Image Credit: shutterstock.com/ GiroScience
Surface-enhanced Raman scattering (SERS) nanoparticles are setting themselves to be an attractive alternative to fluorescent probes in biological labeling applications, due to their photostability and multiplexing capabilities
Yet, to realize their full potential, they need to overcome a few hurdles and a team of Researchers from the United States of America have now released a study looking at the ability of SERS nanoparticles to monitor cell dynamics and attempting to shed some light on how the field should move forward.
Studying the dynamics and evolution of biomarkers at the single cell level can help with the understanding of cancer cell proliferation, especially breast cancer. Currently, fluorescent probes are used to understanding such dynamics.
However, the next stage of this research field is to understand how the dynamics of the biomarkers evolve using a group of cells, over multiple cell generations, in an effort to isolate the most aggressive cancer stem cells. For this to occur, the biomarkers require two things- a high multiplexing ability and high photostability.
However, the issue is, currently technology using fluorescent probes is prone to photobleaching and spectral crosstalk that limits multiplexing. Therefore, it is not viable for the next phase of breast cancer stem cell research and a new alternative is required.
One area which shows great promise, is nanoparticles. In particular, surface-enhanced Raman scattering (SERS) nanoparticles. SERS have been used to image both fixed and live cells, but current research doesn’t take into account many factors. This includes distinguishing clear advantages over fluorescence labeling and the natural interaction affinity between cells and nanoparticles. The affinity also relies strongly on the various properties of the nanoparticles, including their shape size and surface properties.
The Researchers have used SERS nanoparticles to target HER2 and CD44 proteins found within breast cancer cells. The Researchers cultured the cancer cells, proliferated them and immune-stained the samples with the SERS nanoparticles. Staining with fluorescent probes was also undertaken as a control.
The fluorescence imaging was performed using a Delta Vision deconvolution fluorescence microscope (Personal Deltavision, GE Life Science) and Raman hyper-spectral images were produced using a home-built line-scanning Raman microscope- consisting of a CW laser (Serval Plus, Sacher-Laser), a cylindrical lens (Thorlabs), an entrance slit (Princeton Instruments), an oil immersion objective (Olympus), a motorized stage (PRIOR Scientific), a piezo objective scanner (PI), a CCD camera (CoolSnap EZ, Photometric) and a dark-field (Leica DM-IRM) illuminator and reflector.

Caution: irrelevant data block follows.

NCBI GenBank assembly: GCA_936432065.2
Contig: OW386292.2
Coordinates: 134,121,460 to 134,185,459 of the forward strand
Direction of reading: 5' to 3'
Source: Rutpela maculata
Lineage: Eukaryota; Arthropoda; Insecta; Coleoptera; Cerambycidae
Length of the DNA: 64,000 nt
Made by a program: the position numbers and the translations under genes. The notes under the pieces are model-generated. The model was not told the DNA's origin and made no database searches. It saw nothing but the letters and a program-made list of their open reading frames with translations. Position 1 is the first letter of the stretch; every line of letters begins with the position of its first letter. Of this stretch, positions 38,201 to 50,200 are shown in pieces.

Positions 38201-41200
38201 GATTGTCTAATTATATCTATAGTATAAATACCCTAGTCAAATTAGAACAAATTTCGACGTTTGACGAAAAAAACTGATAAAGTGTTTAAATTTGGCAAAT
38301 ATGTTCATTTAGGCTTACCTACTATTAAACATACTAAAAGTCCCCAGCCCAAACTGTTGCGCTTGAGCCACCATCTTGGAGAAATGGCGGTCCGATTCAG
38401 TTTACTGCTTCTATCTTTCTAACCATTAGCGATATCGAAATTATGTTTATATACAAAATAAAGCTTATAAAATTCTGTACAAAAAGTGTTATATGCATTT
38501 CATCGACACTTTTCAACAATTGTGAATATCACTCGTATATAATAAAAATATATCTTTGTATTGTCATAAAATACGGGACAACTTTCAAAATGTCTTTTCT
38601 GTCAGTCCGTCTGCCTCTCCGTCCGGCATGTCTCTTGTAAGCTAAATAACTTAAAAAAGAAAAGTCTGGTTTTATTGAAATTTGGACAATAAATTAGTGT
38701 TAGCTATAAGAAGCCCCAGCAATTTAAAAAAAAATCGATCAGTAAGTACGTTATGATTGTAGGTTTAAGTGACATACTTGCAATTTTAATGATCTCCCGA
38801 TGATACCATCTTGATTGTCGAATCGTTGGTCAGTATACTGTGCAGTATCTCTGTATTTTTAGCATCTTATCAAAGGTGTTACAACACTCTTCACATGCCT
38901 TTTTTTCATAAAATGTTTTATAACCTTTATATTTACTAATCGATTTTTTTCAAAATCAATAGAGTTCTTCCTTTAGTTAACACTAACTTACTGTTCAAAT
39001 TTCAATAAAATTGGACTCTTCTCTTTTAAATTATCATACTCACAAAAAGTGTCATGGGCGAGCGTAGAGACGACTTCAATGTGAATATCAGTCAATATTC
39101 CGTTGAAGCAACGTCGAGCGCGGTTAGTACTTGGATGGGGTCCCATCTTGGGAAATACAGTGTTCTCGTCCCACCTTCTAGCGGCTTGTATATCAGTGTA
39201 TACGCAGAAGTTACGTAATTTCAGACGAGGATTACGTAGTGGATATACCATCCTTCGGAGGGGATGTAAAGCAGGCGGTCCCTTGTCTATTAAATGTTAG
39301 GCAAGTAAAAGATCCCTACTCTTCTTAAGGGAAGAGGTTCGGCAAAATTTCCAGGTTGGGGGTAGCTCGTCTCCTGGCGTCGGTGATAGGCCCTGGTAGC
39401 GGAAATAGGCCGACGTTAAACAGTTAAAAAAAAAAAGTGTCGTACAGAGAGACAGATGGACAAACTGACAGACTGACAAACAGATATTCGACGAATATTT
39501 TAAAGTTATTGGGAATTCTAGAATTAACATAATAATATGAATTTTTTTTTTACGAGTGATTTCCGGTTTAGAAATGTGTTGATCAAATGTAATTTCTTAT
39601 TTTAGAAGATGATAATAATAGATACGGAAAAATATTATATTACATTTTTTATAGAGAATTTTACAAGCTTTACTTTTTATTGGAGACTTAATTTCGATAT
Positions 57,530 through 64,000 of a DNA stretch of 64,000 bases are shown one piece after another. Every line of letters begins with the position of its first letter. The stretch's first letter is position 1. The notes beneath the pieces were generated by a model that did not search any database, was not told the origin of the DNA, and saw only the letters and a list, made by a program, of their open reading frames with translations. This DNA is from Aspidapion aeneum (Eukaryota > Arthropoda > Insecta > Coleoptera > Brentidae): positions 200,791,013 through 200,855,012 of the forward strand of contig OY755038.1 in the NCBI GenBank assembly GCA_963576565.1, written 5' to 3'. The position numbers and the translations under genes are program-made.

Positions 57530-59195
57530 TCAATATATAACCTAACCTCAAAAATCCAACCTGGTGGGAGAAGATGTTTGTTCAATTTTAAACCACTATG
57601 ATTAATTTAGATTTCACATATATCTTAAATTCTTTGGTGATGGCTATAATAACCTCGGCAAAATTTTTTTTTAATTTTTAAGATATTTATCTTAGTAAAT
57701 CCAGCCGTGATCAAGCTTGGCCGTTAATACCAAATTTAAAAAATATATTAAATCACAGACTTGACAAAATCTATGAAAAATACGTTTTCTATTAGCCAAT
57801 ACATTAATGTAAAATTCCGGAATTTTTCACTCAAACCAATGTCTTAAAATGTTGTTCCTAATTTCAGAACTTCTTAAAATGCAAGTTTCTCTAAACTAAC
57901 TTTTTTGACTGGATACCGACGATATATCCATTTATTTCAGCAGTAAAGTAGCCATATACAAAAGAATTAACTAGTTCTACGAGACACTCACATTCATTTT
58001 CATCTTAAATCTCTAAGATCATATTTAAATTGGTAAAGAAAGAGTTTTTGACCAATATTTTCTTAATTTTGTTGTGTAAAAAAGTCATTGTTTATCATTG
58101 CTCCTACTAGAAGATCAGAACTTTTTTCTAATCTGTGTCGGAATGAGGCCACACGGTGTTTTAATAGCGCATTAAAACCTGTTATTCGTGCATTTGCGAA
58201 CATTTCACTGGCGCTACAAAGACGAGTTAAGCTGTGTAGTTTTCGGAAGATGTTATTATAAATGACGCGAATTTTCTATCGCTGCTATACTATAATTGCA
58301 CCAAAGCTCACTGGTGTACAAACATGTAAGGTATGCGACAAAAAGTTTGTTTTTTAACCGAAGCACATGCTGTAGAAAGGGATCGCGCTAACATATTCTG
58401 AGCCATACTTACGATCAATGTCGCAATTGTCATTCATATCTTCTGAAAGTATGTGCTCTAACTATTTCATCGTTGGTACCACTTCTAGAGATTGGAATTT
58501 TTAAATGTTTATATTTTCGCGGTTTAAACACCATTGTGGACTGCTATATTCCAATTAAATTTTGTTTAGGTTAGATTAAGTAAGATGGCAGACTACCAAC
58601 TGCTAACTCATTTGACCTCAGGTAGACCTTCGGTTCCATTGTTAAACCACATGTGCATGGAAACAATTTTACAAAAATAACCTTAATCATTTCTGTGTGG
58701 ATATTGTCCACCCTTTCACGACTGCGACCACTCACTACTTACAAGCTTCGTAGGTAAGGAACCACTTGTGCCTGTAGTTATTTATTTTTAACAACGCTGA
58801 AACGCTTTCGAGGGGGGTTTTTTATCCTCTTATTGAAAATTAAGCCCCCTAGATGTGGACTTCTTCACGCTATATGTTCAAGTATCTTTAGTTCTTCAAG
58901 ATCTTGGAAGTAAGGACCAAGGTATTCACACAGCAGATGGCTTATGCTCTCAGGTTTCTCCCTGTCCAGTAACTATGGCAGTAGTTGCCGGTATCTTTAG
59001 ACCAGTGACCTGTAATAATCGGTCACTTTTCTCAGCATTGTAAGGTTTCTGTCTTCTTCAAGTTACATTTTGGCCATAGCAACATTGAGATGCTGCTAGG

The Researchers also used a combination of flow cytometry (BD LSRFortessa Cell Analyzer, BD Biosciences), dynamic light scattering (DLS, Zetatrac light scattering instrument, Microtrac, Inc), ultraviolet-visible spectroscopy (UV-Vis, Varian Cary 50 Bio, Agilent technologies), ECL Western blotting (Amersham Biosciences) and dot blotting (Amershame Biosciences) techniques throughout their analyzes.
Interested in Instrumentation? Request More Information
The Researchers were able to label both HER2 and CD44 in fixed cancer cells with a high degree of specificity, and their results correlate well with the studies produced using fluorescent probes. The SERS nanoparticles were also found to operate with a high degree of multiplexity and photostability.
The mechanism of detection was found to completely differ from the mechanism using fluorescence probes. Upon labeling of the live cells, the nanoparticles were taken up by the cells and became compartmentalized into different cellular regions. In contrast, the use of fluorescence probes develops fluorescent antibody conjugates.
The uptake rate of nanoparticles into the cells was found to be very efficient and occurred at a very fast rate. This resulted in a label distribution that is unique and does not resemble those obtained from imaging fluorescent conjugates. However, the Raman imaging of the SERS nanoparticles was shown to be of the same quality as fluorescence imaging.
As it turns out, the nanoparticles, for multiple reasons, were not suitable as contrast agents, but they were found to be outstanding candidates for flow cytometry applications. It was also found that SERS nanoparticles are not suitable for long term, live-cell monitoring of biomarker dynamics, due to the variation in their size and shape. However, given their excellent uptake rate, they have been found to excellent candidates for both in-vivo imaging applications and as non-targeted endocytic tracers.
The nanoparticles have been found to offer fantastic opportunities for imaging and sensing applications. And whilst they show great promise, great care will have to be taken to mediate the cell-nanoparticle interaction to take full advantage of their properties.
Sources and Further Reading
“Nanoparticles for live cell microscopy: A surface-enhanced Raman scattering perspective”- Navas-Moreno M., et al, Scientific Reports, 2017, DOI:10.1038/s41598-017-04066-0